Paul Valéry wrote that taste is made of a thousand distastes. Generally, it feels better to share the former than the latter, and toward the end of each year, when distributors display the wares they’re proudest of for awards season, there’s no shortage of good movies to enthuse about, so I’m more inclined to pick and choose among the lesser ones. Many of them will vanish without leaving much of an artistic trace, or even a cultural one—defining “cultural” here as everything in the arts that gets talked about other than aesthetics. But then come the Oscar nominations, which give movies instant prominence, thus creating journalistic necessities of their own. I’ve already reviewed seven of the ten Best Picture nominees: “Anatomy of a Fall,” “Barbie,” “The Holdovers,” “Killers of the Flower Moon,” “Maestro,” “Oppenheimer,” and “The Zone of Interest.” The remaining three, all of which I first saw months ago, are far from inconsequential, but others stoked stronger responses at the time. Now, however, the fact that they are in the running for a major prize stokes responses, too, and prompts me to clarify why I wouldn’t have put any of the three in my own list of the year’s best movies.
Near the end of this adaptation of Percival Everett’s dazzlingly polyphonic 2001 novel “Erasure,” the writer and director Cord Jefferson introduces a deft metafictional twist of his own. It wouldn’t be fair to reveal it, except to say that it explicitly emphasizes the difference between a movie and a novel—or, rather, what’s needed to make a filmed adaptation a success. It’s an inspired change, but there’s also something self-justifying about it, as if the filmmaker is giving himself carte blanche for all the other changes he makes to the source material. And, unfortunately, Jefferson’s other changes mostly strip out what makes the book a fascinating and complex portrait of a writer in crisis—namely, voice.
The movie, like the book, tells the story of a Black writer and college professor named Thelonious Ellison (Jeffrey Wright), nicknamed Monk, who is having trouble getting his latest novel published, because it’s based on Aeschylus’ “The Persians” and not on what editors consider the Black American experience. When Monk learns that an Oberlin-educated Black woman with a publishing background has written a best-seller that, to his mind, merely perpetuates noxious stereotypes, he adopts a “ghetto” literary persona and writes a parody in the same vein. Lo and behold, it’s bought for hundreds of thousands of dollars, sold to Hollywood for millions, and nominated for a major literary award. Meanwhile, Monk, the son of educated, upper-middle-class professionals, is involved in family issues and romantic troubles that represent exactly the kind of Black lives that, the movie suggests, publishers (and filmmakers) ignore.
The Monk of Everett’s novel is a complicated person. An intellectual obsessed with Continental philosophy and literary theory, he makes cerebral asides in French and Latin, and prizes literary gamesmanship. (He’s working on a novel about subjecting Roland Barthes to his own post-structuralist methods.) The Monk of Jefferson’s film is a tweedy humanist, a relatively traditional reader whose daily vocabulary isn’t chockablock with theory and arcana, whose outward difference from non-literary nonintellectuals isn’t quite so awkward and conspicuous. Everett’s Monk writes a parody that is overt and outrageous; it features poor Black children bearing such names as Aspireene and Tylenola, and it also involves an obvious, extended antic adaptation of Richard Wright’s “Native Son.” The parody in the film combines standard-issue macho violence and intentionally cheap sentiment. The Monk of “Erasure”—the very title is derived from a story about Willem de Kooning and Robert Rauschenberg that Monk recalls—is intensely and floridly performative, a master of many voices. Everett writes him, and, for that matter, the entire novel with a precise, arch, yet extravagant and brilliant sense of style. Jefferson’s movie is notably style-challenged, filmed with a script-bound literalness—pictures of actors acting and dispensing dialogue. (Fascinatingly, it’s in the few scenes that break the naturalistic narrative framework and leap into imagination and metafiction that Jefferson creates boldly inspired images as well.)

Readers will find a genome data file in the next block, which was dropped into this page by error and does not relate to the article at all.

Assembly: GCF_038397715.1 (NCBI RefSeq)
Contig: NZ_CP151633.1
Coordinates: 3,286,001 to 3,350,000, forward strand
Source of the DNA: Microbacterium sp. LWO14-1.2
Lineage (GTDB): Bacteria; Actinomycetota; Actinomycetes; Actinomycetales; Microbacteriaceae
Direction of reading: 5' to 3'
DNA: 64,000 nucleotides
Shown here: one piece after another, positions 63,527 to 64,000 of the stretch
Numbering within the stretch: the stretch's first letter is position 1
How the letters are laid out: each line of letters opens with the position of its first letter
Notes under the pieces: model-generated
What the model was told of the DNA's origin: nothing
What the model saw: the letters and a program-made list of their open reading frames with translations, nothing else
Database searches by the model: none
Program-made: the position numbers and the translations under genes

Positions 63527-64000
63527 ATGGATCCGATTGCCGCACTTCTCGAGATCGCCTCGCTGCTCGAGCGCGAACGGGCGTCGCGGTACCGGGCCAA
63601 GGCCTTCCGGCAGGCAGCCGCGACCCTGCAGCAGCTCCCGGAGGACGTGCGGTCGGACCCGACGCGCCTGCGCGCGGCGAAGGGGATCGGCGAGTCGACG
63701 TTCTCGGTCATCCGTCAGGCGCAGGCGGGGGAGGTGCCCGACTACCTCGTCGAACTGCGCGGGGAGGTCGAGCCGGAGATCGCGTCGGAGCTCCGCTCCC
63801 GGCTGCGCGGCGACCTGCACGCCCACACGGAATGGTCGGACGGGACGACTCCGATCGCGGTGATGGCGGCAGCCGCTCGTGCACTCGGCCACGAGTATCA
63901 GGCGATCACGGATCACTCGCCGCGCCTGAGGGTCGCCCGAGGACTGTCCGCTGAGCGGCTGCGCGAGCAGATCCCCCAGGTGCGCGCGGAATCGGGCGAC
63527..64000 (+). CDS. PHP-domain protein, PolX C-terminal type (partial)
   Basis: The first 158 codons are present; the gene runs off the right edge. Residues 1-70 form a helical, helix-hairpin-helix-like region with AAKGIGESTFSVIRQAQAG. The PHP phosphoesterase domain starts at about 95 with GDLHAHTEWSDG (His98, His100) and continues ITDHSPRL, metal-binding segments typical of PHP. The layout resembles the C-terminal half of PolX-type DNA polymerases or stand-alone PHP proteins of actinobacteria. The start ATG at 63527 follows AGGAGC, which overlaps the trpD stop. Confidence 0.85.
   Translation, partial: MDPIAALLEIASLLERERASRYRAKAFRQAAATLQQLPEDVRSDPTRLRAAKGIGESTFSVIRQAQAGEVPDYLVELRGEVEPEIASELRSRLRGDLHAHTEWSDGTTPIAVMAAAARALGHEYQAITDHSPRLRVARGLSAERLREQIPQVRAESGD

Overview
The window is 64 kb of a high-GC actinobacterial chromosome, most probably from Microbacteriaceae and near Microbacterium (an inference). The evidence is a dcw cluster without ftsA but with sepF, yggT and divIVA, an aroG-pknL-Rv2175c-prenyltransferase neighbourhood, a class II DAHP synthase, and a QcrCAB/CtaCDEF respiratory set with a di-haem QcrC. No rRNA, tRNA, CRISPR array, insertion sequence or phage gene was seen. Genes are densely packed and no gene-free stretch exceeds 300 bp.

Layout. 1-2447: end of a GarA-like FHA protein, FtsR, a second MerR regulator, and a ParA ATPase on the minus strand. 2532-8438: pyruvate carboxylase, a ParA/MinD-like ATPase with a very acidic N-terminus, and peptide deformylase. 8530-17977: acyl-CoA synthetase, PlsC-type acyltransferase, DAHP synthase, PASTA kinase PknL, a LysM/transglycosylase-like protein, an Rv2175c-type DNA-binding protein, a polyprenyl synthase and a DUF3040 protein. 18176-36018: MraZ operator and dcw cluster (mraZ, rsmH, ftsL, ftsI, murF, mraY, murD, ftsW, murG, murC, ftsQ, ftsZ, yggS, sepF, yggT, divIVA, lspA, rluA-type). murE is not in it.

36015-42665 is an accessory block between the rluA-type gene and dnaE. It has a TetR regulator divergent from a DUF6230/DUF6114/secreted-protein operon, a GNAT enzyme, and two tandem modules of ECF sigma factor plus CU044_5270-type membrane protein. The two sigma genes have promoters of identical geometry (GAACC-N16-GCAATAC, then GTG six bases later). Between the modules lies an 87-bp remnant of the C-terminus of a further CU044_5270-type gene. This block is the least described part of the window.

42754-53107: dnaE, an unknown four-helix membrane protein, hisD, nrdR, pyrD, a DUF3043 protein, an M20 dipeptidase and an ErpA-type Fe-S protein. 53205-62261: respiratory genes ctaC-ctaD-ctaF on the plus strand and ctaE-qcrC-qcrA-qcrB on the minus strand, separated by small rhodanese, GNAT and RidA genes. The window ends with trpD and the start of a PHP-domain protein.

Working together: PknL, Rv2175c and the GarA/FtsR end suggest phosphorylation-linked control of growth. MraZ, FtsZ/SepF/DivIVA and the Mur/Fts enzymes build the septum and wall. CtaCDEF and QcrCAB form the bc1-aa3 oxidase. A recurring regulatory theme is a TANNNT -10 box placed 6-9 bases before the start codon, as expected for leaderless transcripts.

In general, “American Fiction” is provocative—calculatedly so—but watered down. The novel’s powerful literary identity is reduced to talking points, and even those are often defanged. For example, Monk’s sister Lisa (Tracee Ellis Ross) is a doctor at a clinic that provides abortions; in the movie, she dies of a heart attack; in the book, she’s murdered by an anti-abortion activist. When I saw the movie for the first time, I hadn’t read the book, but it was impossible not to feel that something was missing—some sense of style and of abandon.